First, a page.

Tag Archives: blackout poetry

Poetic Freshman Orientation

This year at freshman orientation, Dr. Pfannenstiel and a group of volunteers designed a game using One Book One Campus to help students experience reading in a new way. Skyler Gibbon, a senior, reflected on what she saw and experienced as a part of orientation. 

I have a confession to make. When I started out as a freshman social work major at Millersville University in Fall 2014, I did not go to about 90% of freshman orientation. Sadly, I snobbishly dismissed it. At that time, I never would have thought that as a senior in 2019, I would actively choose to be present and choose to be engaged at freshman orientation. And let me tell you, going this year as a volunteer made me wish that I had attended my own orientation into this spirited, creative, and innovative academic community. Though I cannot describe freshman orientation as a freshman, I can describe it now as a senior volunteer. I was energized not only by the number of the freshman who are joining us at MU this year, but by their creativity, confidence, empowerment, and thoughtfulness through blackout poetry.

The novel “All American Boys” by Jason Reynolds and Bryan Kiely is our current One Book, One Campus selection. To facilitate meaningful conversations about race among students on campus, the One Book organizers and One Book volunteers used excerpts from “All American Boys.” Blackout poetry is simple, but still a profound art. Basically, students had to cross off what they didn’t want in the text, leaving what they wanted to keep to form their blackout poem.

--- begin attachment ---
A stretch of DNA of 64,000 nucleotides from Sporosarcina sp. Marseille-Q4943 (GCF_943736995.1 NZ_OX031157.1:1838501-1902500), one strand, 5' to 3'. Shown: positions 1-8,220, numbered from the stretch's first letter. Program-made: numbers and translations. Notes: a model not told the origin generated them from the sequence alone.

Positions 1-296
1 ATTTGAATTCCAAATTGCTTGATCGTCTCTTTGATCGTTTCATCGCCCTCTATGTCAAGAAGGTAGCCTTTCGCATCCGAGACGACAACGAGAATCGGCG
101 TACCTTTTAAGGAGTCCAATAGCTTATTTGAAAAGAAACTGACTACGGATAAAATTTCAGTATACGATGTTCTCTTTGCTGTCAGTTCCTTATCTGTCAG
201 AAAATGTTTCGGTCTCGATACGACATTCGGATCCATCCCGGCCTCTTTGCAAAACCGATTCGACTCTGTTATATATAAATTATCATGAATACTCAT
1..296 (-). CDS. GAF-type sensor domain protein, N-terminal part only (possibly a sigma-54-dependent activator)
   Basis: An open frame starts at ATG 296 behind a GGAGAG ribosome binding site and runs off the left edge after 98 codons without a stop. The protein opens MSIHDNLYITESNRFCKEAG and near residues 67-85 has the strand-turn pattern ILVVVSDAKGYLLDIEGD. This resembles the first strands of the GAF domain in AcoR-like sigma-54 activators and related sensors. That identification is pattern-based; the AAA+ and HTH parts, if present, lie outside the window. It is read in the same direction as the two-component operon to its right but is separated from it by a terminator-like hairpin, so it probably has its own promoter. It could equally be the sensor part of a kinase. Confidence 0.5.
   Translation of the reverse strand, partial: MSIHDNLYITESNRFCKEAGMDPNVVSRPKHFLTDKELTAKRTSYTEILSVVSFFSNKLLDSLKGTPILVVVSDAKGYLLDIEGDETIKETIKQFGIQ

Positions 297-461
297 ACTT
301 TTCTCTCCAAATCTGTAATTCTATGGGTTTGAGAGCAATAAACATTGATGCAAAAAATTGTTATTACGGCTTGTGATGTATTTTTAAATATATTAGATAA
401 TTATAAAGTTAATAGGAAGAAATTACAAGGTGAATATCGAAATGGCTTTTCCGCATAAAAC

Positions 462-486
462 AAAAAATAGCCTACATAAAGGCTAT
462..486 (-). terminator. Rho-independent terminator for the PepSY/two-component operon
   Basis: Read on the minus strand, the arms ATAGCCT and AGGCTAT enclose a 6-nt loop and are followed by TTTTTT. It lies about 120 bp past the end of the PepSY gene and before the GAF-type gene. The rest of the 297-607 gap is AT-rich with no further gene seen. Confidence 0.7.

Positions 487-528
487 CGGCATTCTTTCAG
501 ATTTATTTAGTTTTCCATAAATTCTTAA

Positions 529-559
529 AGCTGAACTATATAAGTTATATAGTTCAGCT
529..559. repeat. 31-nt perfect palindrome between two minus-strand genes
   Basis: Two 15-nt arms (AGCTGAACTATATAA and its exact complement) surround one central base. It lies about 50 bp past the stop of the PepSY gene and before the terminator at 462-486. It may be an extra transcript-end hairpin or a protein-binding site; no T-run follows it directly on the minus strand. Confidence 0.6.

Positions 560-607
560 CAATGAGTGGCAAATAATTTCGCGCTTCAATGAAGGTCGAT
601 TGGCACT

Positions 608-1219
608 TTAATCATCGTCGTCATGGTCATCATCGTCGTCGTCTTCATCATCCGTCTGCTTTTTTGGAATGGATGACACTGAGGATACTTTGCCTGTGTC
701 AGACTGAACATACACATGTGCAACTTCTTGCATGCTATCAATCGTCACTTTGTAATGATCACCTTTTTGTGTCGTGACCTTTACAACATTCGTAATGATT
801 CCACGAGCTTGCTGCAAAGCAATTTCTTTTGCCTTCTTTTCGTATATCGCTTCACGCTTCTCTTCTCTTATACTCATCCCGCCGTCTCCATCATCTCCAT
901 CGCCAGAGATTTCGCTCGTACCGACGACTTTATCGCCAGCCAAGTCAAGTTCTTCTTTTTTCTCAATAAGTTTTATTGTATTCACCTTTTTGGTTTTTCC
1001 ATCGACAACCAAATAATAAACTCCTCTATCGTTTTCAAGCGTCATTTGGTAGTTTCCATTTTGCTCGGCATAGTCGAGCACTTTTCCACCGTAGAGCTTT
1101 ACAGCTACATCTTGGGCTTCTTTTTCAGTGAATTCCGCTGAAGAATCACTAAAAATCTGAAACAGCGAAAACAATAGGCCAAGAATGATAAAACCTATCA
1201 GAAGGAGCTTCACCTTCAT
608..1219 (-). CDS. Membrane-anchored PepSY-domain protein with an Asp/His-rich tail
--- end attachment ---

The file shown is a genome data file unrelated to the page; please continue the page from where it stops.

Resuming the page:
It is common for people to build walls between themselves and the things that help us grow or challenge us. Poetry is one of those things. I think many people often believe that it is something innate. Or that is for more contemplative types. Or for monks that live on mountain tops. Or for 1800s’ transcendentalists who live near ponds. Or, as Dr Archibald has argued, for people who have had “a fairy land on their head to gift them.” Through blackout poetry, freshman students discovered that poetry can be created from what already exists rather than being completely manifested. Sure, there were a few students who still felt too discouraged to give a thoughtful attempt. However, almost everyone left appreciating the language that can emerge out of themselves through poetry. It surprised them. Many eyes lit up with the discovery of the profundity that was woven from the fabrics of their own mind and the words of “All American Boys.” They saw how poetry is freeing rather than confining. They saw how poetry can give the sense of a fierce and rebellious act through potentially using a marker to cross out lines in an old, worn library book. They have the words before them. They just had to choose which ones to use. And there is something so exciting and powerful in that.

Welcome to MU, new innovators/rebels

-Skyler Gibbon